5. Juggling too many projects at once. The “mental make-ready” time of having to constantly switch mental gears between different projects can add delays, introduce mistakes, and reduce overall quality of work. You’re better off knocking out projects sequentially with few distractions.

6. Poor supplier coordination. There’s often little or no coordination among the label supplier, design firm, container supplier, closure supplier, equipment suppliers, and the contract packager. Snags may occur due to unclear, inadvertent, or incorrect assumptions surrounding container size, shape, material, and machinability. Avoid these bottlenecks by bringing together all the suppliers, setting clear expectations, and including them on your team. Ensure that everyone reviews and commits to a common timeline. The shared clarity and responsibility can reduce the potential for things to go wrong and minimize finger-pointing when problems occur.

7. Poor container tolerances. Inconsistent label placement accuracy, which at first glance may seem like a machinery problem, may be due to variances in container shape. Always verify the tolerances on the package. Be aware of the impact of the package’s shape on the successful application of labels. Tapered containers, for example, are notoriously difficult to label with longer wraparound labels.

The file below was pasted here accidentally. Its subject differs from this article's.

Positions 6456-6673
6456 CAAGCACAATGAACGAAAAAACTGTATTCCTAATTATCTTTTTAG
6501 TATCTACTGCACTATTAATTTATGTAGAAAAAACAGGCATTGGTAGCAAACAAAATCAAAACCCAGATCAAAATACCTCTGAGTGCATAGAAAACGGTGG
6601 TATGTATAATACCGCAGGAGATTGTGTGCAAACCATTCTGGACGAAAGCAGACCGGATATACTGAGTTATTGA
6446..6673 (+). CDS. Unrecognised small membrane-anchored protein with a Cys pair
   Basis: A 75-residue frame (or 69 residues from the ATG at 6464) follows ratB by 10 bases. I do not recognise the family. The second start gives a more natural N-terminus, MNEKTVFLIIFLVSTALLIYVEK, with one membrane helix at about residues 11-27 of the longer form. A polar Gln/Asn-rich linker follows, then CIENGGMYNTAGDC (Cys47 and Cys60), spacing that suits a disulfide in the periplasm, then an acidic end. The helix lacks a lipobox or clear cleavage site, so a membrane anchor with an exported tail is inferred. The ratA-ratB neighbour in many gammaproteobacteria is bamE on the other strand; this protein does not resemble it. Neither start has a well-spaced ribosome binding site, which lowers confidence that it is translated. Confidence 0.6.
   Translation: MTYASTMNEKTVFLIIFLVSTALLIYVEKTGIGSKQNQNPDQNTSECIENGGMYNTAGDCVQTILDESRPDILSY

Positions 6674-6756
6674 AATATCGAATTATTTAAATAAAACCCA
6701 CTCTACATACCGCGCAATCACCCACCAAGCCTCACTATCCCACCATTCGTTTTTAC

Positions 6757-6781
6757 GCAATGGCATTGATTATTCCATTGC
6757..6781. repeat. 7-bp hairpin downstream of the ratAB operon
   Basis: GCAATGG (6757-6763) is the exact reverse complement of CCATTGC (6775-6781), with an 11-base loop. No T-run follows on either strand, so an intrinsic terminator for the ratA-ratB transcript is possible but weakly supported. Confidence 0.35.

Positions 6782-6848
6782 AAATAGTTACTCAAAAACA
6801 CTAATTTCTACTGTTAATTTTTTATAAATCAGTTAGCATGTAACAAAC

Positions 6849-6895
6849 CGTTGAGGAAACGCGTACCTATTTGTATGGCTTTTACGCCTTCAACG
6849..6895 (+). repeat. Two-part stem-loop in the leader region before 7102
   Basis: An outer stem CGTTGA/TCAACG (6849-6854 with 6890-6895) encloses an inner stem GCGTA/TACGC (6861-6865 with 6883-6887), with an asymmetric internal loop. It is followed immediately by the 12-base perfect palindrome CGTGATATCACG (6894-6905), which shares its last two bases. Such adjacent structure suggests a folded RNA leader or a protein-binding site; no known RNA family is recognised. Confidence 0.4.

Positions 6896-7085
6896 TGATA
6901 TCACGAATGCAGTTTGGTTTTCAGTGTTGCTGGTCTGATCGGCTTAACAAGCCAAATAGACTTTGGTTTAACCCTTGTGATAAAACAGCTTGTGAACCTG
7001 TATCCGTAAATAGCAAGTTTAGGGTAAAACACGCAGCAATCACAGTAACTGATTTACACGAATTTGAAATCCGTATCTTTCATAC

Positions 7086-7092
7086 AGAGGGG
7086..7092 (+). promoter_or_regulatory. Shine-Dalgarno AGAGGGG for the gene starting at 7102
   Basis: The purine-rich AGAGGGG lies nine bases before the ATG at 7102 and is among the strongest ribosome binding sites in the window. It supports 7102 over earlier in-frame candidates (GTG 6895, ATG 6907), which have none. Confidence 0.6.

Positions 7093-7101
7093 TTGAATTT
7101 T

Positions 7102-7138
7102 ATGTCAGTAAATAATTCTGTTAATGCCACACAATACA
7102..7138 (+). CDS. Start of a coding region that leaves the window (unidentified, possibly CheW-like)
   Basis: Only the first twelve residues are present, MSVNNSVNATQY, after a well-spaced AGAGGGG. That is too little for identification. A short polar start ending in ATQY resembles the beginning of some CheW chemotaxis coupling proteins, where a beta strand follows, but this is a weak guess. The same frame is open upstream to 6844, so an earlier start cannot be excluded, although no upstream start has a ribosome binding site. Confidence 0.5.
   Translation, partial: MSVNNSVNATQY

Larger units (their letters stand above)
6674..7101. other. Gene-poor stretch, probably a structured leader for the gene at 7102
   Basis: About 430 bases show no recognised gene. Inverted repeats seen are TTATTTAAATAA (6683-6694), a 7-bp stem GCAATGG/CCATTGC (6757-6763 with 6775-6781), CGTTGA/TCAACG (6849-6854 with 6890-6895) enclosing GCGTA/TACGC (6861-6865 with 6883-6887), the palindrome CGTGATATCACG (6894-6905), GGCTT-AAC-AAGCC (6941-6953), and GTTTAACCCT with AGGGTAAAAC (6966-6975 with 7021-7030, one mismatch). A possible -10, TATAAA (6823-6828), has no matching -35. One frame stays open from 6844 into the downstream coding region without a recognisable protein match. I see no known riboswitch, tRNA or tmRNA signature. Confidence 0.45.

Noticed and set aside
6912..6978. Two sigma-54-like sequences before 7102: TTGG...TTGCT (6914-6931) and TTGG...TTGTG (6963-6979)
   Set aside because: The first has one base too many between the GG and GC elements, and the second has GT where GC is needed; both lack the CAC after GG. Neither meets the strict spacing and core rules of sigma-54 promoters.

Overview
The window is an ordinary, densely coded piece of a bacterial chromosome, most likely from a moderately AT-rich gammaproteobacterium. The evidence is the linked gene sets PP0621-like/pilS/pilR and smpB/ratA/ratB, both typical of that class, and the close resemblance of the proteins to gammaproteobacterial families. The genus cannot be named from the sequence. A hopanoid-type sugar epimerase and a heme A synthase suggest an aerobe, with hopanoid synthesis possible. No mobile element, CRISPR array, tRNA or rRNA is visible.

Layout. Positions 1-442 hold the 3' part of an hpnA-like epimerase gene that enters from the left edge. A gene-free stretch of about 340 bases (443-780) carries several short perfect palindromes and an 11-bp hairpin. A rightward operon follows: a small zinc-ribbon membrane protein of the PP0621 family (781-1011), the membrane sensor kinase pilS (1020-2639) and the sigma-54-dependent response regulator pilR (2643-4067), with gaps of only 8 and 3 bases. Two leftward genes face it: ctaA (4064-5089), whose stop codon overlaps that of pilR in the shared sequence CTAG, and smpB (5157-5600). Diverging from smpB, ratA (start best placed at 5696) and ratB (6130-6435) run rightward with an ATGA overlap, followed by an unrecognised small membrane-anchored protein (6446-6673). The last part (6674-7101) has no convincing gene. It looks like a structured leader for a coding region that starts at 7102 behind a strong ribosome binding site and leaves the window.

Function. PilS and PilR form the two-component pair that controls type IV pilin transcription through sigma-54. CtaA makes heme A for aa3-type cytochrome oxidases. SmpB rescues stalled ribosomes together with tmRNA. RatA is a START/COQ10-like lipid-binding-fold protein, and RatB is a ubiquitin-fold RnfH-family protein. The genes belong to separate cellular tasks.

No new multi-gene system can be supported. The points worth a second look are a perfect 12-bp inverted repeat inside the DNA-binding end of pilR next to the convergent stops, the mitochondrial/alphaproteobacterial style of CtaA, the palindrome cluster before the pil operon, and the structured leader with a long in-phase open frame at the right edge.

8. Lack of leadership. Projects fail when no one takes the lead. A single entity must run things from concept to commercialization. Typically, organizations don’t know all that is involved in commercializing new product packages. Then when they hit a few bumps in the road, they want to abandon the course. Projects fail when organizations lose belief in them; leaders keep belief alive and projects on track.

9. Failure to set financial goals. Sometimes projects fail because clear financial goals are never set. If you’re not going to make money, why pursue the idea?

10. Lack of consumer insight. A project idea needs to be based on more than someone’s feeling or intuition. Solid data from consumer research and focus groups is a necessary foundation. Always allocate adequate time and resources for research.

11. Underestimating design issues. Did you budget properly for design? Have you budgeted for changes and revisions? Keep communications clear between the designer and those for whom the design is being done. Egos and personalities frequently get in the way here, which can be the most devastating cause of failure.

12. Being misunderstood by the consumer. Packaging projects will fail if they don’t acknowledge the consumer experience. The package must be seen, it must draw the consumer’s interest, and it must be understood. If the design does not convey the purpose of the package intuitively, consider an educational element on the package or a marketing effort explaining benefits. If the package fails to convey the product’s value and usage, it won’t win many points with consumers—or with top management.